Thursday, January 3, 2013

Iron Sky Review

Iron Sky is a zany movie. In some ways, it is a parody, and the movie is intelligently executed. Let me clue you in on some of my thoughts.

First, the character Renate is an idealistic proponent of National Socialism. She educates the children as the only Earthologist on the moon. Her innocence is the lens through which the plot unfolds. She teaches her little Aryan children the language of the Earth -- English --,  and she is the wife-to-be of the ambitious Klaus, the next in line to become the leader of the Nazis on the moon. Renate accompanies Klaus and a captured Black Astronaut named James Washington. James Washington was picked by the President of the United States, a perfect parody of Sarah Palin, to travel to the moon and scout Helium-3 deposits. Helium 3 is an energy source that would make the United States all but unstoppable if it secured this deposit. Too bad it belongs to the Nazis.

When Renate goes to Earth and presents herself to the President, she lectures on themes of an ideal world order, a utopian of peace and tranquility invoking the same divine imagery that often blinds the fundamentalist Right. That's the beauty of this moment. Iron Sky loses this insight to the dumbfounded antics of its zany nature, but the point is driven home when Renate's speech is worded exactly through the lips of the President.

Meanwhile, Renate's innocence is lost by living in the United States, but strangely she learns about Nazis from Charlie Chaplin's movie The Dictator. The character in the dark parody becomes awakened by the light-hearted early 20th century parody. In the end, Renate and James Washington travel back to the moon as unsung heroes to save it. The redemption of Earth is found in the embrace of diversity as a James Washington kisses Renate.

The ending, also, proves equally insightful. When the Nazis are defeated and no longer a threat, the President orders her lackey to secure the Helium 3 deposits. The coalition of spaceships that fought to save the Earth against the Nazi invasion all succumb to a frenzy of Hobbesian self-interest. The ships destroy each other, and as the camera pans out from the moon base, small flashes of light encircle populated areas of the world. The states of the world end up destroying the world, and give us the very world the Nazis wanted to bring about all in the name of "energy independence" courtesy of the United States.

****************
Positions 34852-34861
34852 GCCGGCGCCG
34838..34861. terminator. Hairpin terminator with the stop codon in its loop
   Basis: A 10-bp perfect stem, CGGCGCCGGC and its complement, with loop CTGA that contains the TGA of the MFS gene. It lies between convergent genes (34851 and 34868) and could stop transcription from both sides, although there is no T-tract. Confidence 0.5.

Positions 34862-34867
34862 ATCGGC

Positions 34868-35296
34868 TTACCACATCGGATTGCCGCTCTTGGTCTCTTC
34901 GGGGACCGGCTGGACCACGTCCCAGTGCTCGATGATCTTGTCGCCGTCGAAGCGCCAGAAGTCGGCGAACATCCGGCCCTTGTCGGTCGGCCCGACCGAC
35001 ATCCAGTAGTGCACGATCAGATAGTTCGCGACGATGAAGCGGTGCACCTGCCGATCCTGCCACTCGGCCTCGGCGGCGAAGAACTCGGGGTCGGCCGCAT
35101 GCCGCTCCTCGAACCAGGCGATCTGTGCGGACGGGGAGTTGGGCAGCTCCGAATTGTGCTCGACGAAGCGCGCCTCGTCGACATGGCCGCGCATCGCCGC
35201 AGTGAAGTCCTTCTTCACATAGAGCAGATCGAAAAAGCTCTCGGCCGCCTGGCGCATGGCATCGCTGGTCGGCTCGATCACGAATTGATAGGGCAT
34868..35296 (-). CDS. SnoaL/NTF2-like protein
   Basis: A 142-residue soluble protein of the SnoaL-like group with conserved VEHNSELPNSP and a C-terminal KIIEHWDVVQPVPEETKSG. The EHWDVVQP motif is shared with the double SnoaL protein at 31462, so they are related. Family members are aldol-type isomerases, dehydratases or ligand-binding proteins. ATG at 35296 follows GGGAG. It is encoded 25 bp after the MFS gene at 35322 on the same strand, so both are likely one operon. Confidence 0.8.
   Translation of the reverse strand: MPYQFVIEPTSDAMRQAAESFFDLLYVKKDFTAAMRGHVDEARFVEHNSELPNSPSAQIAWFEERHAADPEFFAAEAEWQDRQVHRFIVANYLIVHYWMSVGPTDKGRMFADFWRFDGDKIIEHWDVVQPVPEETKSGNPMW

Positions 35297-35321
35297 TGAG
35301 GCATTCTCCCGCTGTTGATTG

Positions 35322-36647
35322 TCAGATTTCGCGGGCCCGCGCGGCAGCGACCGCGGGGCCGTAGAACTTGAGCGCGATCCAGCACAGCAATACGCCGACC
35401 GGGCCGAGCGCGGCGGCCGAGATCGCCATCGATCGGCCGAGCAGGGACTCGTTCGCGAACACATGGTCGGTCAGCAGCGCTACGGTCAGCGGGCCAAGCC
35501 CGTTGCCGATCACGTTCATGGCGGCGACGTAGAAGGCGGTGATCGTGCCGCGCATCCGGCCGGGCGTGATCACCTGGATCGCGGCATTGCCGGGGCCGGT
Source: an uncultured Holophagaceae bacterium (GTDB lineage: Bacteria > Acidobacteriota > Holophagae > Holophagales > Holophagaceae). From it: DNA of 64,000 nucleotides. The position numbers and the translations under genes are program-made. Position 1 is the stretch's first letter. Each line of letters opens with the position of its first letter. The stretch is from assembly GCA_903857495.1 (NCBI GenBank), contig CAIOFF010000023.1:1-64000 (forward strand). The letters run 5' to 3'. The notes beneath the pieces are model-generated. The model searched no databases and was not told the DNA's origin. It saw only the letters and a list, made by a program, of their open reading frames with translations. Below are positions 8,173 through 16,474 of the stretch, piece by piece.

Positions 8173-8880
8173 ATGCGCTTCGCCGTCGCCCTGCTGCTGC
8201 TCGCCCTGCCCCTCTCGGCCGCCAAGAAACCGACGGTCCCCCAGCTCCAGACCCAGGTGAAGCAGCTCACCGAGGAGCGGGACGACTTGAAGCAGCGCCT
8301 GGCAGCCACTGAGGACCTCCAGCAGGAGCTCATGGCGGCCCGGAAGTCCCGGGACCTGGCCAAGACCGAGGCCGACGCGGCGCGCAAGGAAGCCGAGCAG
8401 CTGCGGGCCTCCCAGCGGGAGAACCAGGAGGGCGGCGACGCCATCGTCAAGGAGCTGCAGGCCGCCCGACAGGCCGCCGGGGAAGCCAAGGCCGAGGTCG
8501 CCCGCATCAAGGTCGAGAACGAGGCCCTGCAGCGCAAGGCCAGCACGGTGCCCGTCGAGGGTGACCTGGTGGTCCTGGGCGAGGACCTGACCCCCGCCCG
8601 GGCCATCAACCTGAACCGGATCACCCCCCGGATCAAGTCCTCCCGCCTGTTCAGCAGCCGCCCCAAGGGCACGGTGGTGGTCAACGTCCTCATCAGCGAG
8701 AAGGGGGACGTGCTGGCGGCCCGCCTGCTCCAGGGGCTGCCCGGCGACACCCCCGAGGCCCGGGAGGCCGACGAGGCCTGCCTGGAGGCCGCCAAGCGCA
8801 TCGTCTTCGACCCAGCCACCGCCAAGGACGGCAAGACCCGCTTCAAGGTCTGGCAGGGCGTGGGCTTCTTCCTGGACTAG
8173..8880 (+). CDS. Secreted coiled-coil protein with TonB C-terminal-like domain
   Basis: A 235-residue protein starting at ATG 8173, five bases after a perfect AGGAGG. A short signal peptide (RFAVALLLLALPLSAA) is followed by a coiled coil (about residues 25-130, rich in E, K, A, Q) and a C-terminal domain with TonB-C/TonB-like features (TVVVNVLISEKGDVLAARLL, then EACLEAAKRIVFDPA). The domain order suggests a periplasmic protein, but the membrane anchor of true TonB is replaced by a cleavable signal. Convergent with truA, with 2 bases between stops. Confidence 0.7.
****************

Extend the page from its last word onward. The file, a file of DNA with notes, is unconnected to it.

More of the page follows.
Needless to say, this movie offers a perception of the US that is less than favorable. Far be it for me to say that the Europeans involved in making this film should have a different perception. I just found the perceptions offered with subtle nuances and while sometimes, these anti-American perceptions were more than central in animating the plot, yet the emphasis did not become overpowered with cynicism. Instead, the perceptions of the US were honest, and this honesty is balanced with respect to the dark comedy genre of the film. Some dark comedies are overly reliant upon cynicism to animate the film. The welcoming feature of this film is in offering us a parody of the fundamentalist strain of American politics and stark greed we have for energy independence such that this desire is more important than the safety of the world itself.

Beyond these two points, the movie is a B movie. Iron Sky suffer from overly acted scenes, cliche lines and predictable plot devices. Plot wise, the movie is not that spectacular, but rather average. It neither stuns nor shocks the spectator. Instead, the movie is ranked in the middle on Facebook.

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